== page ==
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  1. What statute governs leases?
    Article 2A of the Uniform Commercial Code.
  2. What does Article 2A apply to?
    A lease of goods.
  3. What is a "lease"?
    A transfer of the right to possession or use of goods for a term in return for consideration.
  4. What are "goods"?
    All things that are movable at the time of identification to the lease contract.
  5. Does the definition of a "lease" include a sublease?
  6. If a "lease" is really a sale of goods on credit, does Article 2-A apply?
    No. Article 2-A applies only to true leases. In this case, the "lessor" is really a seller of goods (so that Article 2 governs), and an Article 9 secured party who should take the steps Article 9 requires for perfection or risk losing the goods to other claimants.
  7. Under U.C.C. section 1-201(37), when is a contract a disgused sale on credit (secured transaction) rather than a true lease?
    (a) The "lessee" has no right to terminate his obligation to pay during the lease term (an attribute of a sale on credit is that the buyer generally cannot use purchased goods and later decide to stop making payments and return the goods); and (b) one of the following is present: (i) the lease (including any mandatory renewals) is for the entire economic life of the goods or gives the "lessee" an option to renew for the rest of the economic life for nominal or no additional consideration; or (ii) the lease provides that the "lessee" will become the owner of the goods or has an option to purchase the goods for nominal or no additional consideration.
  8. Is a transaction necessarily a disgused sale merely because the lessee pays consideration equal to or greater than the fair market value of the leased goods?
  9. Is the transaction necessarily a disgused sale merely because the lessee assumes major duties (e.g., paying taxes, assuming the risk of loss, etc.) as to the goods?
  10. When it is unclear whether a transaction is a lease or a disgused sale, how can the lessser protect himself from other creditors without admitting that anything other than a true lease has occured?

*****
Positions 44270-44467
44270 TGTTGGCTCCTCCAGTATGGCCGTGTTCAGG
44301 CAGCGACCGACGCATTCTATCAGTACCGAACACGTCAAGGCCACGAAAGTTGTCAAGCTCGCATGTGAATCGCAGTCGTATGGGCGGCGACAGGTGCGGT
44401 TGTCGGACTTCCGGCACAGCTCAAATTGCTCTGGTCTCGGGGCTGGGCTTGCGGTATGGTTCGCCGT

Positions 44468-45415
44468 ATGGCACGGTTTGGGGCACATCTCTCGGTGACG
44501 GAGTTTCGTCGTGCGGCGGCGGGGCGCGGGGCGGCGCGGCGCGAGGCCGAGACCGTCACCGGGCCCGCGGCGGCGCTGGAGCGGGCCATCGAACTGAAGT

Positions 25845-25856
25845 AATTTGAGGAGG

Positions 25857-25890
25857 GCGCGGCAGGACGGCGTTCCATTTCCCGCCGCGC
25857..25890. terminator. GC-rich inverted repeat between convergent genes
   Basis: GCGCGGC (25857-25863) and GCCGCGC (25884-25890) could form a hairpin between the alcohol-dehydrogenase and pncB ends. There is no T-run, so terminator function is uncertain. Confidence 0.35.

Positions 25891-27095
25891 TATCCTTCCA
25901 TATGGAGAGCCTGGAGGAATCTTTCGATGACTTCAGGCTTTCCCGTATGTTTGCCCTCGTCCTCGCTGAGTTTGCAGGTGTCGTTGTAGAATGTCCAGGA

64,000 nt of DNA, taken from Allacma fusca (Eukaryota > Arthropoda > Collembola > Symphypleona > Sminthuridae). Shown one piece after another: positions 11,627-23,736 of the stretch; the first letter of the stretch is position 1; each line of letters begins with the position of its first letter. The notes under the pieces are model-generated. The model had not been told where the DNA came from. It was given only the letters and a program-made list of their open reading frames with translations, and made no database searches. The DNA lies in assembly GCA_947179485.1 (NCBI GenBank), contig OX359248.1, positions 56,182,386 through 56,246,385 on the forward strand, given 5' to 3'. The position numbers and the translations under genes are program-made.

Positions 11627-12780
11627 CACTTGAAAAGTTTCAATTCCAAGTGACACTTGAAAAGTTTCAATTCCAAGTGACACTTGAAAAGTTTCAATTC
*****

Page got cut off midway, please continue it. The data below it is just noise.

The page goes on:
Make a protective filing under Article 9, using the terms "lessor" and "lessee" instead of the usual Article 9 terms "secured party" and "debtor."
  11. When must a lease be in writing under the Statute of Frauds?
    When total payments under the lease will be $1,000 or more.
  12. What are the requirements of a written lease?
    The writing must be signed by the party against whom enforcement is sought, describe the leased goods and the lease term, indicate that a lease contract has been made between the parties, and specify the quantity of the leased goods.
  13. Does Article 2-A have a "battle of the forms" provision?
  14. When does a consumer lease arise?
    If the lessee is a consumer.
  15. When is a lease term allowing acceleration of the entire lease obligation at the will of the lessor enforceable?
    Only if the lessor exercises it in good faith, which the lessor has the burden of proving.
  16. Does Article 2-A require both procedural and substantive unconscionability?
    No. If a consumer lease has been induced by unconscionable conduct, the court may award appropriate relief even though the lease is otherwise fair. The same rule applies if the lessor engages in unconscionable conduct in the collection of the claim arising from the lease (such as using force or violence).
  17. Can the successful consumer recover attorneys' fees in consumer lease litigation?
  18. When can the consumer be required to pay attorneys' fees to the lessor?
    If the consumer loses the lawsuit and the court finds that the consumer brought an action that the consumer knew to be groundless.
  19. What warranties does a lessor make in an Article 2A lease?
    The usual warranties that are made by a seller in Article 2, with one major exception: the finance lease.
  20. What is a "finance lease"?
    In a finance lease, the lessee, instead of buying goods and financing the sale, has the lessor buy the goods from a seller (called a supplier in Article 2A) and then lease them to the lessee.
  21. If the lessor is in the business of selecting, manufacturing, or selling the kinds of goods involved in the lease, does a finance lease occur?
  22. Does the lessor in a finance lease need to be a true financier?
    Yes, and the lessee must be the entity that selects the goods or approves their purchase.
  23. Does the lessor make implied warranties in a finance lease?
    No, but any warranties made by the supplier to the lessor are passed on to the lessee, who has a direct cause of action on them against the supplier to the extent the lessee's interest in the goods.
  24. Does a finance lease impose an absolute obligation on the lessee to make payments to the lesser?
    Yes, no matter how badly the leased goods perform. The lessee must deal with the supplier to work out problems, and must keep making the lease payments in the meanwhile. This is called a "hell or high water" clause, and, whether or not specifically provided for in the lease is the law.